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Wednesday, Oct. 31, 2007

MSDF duty over, Ozawa tells Fukuda

DPJ chief won't budge on bill, will talk again


Staff writer

Prime Minister Yasuo Fukuda failed Tuesday to persuade opposition leader Ichiro Ozawa to agree on a new antiterrorism bill to enable the Maritime Self-Defense Force to continue refueling multinational naval ships in the Indian Ocean.

News photo
The Maritime Self-Defense Force vessel Tokiwa (right) supplies fuel to a Pakistani destroyer in the Indian Ocean on Monday. It was the last refueling Japan will perform under the antiterrorism law that expires Thursday. PHOTO COURTESY OF THE MARITIME SELF-DEFENSE FORCE/KYODO

The two did agree, however, to hold another closed meeting this week, probably Friday.

With the special law enabling the MSDF to provide logistic support to the U.S.-led Operation Enduring Freedom-Maritime Interdiction Operation set to expire at midnight Thursday, Fukuda sought to gain an agreement from Ozawa, head of the Democratic Party of Japan, to continue the mission.

"Unfortunately, we did not reach an agreement," Fukuda said after the meeting, which was initially scheduled to last two hours but ended after about 60 minutes.

Fukuda said he thought it was "good" that the two leaders shared a desire to break the political deadlock over the bill, which the DPJ-led opposition camp is against.

"A situation in which the Lower and Upper houses may come up with different decisions . . . this is what I have to fret over most, but I believe DPJ leader Ozawa also has a similar stance," Fukuda said. "So I think it is important that the two of us talk."

Fukuda, head of the Liberal Democratic Party-New Komeito ruling bloc, said he did not raise the possibility of calling a snap election with Ozawa but they did discuss the current political situation.

Ozawa has repeatedly expressed his opposition to the special bill, which was submitted to the Diet on Oct. 17 to replace the current antiterrorism law.

"I told (Fukuda) that I will cooperate (on issues) that I can cooperate on" with the ruling bloc, Ozawa said. "But naturally, (I said) that we cannot accept the new antiterrorism bill."

The ruling bloc has been desperately seeking a continuation of the MSDF mission, but it faces a divided Diet. The coalition holds a majority in the Lower House while the opposition parties led by the DPJ control the Upper House.

The mission effectively ended Monday with the refueling of a Pakistani destroyer in the Arabian Sea.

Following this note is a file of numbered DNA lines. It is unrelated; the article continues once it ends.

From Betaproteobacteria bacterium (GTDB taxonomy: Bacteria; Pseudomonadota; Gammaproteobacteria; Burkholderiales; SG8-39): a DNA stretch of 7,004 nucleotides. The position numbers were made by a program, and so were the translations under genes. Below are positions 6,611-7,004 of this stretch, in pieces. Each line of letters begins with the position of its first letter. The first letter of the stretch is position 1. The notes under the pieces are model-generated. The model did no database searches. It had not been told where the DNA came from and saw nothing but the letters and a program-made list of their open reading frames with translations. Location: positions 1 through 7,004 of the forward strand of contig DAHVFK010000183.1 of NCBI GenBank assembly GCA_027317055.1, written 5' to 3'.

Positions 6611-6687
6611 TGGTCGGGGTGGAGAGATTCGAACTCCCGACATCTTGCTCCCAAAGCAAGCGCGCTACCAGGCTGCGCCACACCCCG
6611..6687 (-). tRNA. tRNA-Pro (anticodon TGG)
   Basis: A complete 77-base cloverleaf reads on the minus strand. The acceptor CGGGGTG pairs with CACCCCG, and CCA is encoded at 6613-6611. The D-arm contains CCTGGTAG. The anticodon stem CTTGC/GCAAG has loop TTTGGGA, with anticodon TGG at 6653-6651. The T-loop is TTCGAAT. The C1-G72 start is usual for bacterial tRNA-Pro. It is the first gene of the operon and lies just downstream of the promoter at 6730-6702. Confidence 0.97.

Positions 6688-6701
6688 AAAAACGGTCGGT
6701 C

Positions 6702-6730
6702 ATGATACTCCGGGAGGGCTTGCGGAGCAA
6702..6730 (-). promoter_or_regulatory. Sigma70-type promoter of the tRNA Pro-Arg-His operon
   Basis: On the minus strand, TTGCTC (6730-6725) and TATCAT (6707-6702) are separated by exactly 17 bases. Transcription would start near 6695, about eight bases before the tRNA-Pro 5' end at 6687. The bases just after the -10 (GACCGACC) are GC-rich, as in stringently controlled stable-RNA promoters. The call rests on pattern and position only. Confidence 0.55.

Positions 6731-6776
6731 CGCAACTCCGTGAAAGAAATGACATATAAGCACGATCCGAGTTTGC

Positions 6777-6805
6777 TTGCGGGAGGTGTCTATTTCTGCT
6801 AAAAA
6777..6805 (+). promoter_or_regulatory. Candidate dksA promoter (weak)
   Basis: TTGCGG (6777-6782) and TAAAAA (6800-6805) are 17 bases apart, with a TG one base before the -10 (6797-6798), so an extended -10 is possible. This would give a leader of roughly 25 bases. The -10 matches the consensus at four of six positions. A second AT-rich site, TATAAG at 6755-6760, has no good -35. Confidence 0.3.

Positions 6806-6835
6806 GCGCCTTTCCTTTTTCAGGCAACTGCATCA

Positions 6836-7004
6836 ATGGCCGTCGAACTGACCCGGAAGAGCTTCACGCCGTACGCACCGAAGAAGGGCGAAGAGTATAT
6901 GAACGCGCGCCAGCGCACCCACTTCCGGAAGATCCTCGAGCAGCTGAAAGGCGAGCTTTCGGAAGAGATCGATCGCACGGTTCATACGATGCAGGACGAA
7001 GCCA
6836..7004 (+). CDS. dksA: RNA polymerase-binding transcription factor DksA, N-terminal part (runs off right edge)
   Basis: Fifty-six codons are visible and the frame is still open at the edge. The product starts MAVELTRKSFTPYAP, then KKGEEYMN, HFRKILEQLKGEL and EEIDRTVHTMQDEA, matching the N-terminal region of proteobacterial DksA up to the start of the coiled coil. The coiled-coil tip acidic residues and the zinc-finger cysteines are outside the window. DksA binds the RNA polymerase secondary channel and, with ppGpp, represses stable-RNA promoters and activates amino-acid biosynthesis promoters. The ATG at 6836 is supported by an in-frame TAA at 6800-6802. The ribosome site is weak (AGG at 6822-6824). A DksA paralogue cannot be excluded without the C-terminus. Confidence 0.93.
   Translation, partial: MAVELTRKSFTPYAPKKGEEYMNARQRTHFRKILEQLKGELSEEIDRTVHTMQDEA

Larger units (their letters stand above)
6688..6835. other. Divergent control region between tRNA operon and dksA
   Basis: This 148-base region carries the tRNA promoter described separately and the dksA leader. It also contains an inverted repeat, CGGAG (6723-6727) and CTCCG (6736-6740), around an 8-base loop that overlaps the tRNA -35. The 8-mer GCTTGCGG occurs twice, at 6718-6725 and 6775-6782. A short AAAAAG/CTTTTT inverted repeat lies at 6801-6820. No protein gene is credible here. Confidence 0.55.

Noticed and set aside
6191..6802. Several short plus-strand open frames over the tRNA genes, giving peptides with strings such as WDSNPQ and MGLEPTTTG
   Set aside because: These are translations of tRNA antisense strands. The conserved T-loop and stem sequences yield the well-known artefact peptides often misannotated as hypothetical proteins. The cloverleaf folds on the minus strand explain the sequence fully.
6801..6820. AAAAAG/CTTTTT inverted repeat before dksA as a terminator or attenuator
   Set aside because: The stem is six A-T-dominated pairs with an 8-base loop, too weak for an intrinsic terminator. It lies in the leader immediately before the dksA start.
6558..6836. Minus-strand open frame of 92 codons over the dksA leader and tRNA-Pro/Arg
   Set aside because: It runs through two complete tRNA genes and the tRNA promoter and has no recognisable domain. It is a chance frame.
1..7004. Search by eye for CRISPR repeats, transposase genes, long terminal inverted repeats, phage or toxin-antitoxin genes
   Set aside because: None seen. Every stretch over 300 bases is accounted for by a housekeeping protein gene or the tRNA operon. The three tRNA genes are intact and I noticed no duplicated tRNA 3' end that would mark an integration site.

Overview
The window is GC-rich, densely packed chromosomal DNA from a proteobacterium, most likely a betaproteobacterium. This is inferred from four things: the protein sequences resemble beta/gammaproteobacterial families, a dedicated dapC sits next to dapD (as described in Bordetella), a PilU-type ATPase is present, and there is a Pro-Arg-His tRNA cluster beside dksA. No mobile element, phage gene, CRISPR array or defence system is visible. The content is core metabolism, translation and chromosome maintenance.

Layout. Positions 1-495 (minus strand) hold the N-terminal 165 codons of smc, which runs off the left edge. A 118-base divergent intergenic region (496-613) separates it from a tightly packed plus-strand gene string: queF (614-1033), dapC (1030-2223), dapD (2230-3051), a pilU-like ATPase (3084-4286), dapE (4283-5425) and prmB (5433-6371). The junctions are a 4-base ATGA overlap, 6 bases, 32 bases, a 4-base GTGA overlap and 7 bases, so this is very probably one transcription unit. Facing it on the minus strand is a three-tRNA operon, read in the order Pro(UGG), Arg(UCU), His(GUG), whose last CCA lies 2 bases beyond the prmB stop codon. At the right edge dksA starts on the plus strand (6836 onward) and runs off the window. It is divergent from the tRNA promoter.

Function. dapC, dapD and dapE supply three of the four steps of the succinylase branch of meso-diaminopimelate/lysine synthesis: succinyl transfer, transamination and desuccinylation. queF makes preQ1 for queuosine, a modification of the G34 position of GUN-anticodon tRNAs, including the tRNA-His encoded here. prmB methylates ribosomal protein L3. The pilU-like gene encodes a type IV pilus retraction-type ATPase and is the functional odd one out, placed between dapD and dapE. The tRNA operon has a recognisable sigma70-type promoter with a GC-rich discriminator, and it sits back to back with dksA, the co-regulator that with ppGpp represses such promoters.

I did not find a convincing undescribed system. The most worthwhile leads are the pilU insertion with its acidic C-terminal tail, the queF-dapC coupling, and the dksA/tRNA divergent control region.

The new bill would limit the MSDF activities to only providing fuel and water to multinational naval ships and would be valid for one year. It would also leave room for an extension.

Ozawa said such activities are unconstitutional because the U.S.-led OEF-MIO is not officially authorized by the United Nations, although it has been U.N.-endorsed.

"I reiterated my position that the Self-Defense Forces can only be dispatched within the framework of U.N. activities," Ozawa said. "Our discussion ran parallel" to each other's opinions.

Since Fukuda became prime minister in September, he has taken a low-key approach toward the opposition.

Unlike his predecessor, Shinzo Abe, who rammed various bills through the Diet, Fukuda has been promoting thorough discussions with the opposition parties.

The meeting between the two party leaders was initiated by Fukuda on Monday.

"I think that Fukuda at least understood that Ozawa's principles and fundamental rules cannot be changed," Kenji Yamaoka, the Diet affairs chief of the DPJ, said after the meeting.

Fukuda "may have thought that (he) could somehow (persuade Ozawa), but that isn't so," he added.

Fukuda and Ozawa were also set to hold an open one-on-one debate Wednesday in the Diet, but this was postponed. Instead, the two will hold talks again later this week.

The talks "are still only midway," Yamaoka said. "I think (the two leaders) need to hold thorough discussions and confirm the other's opinion" before facing each other in the Diet.

Information from Kyodo added



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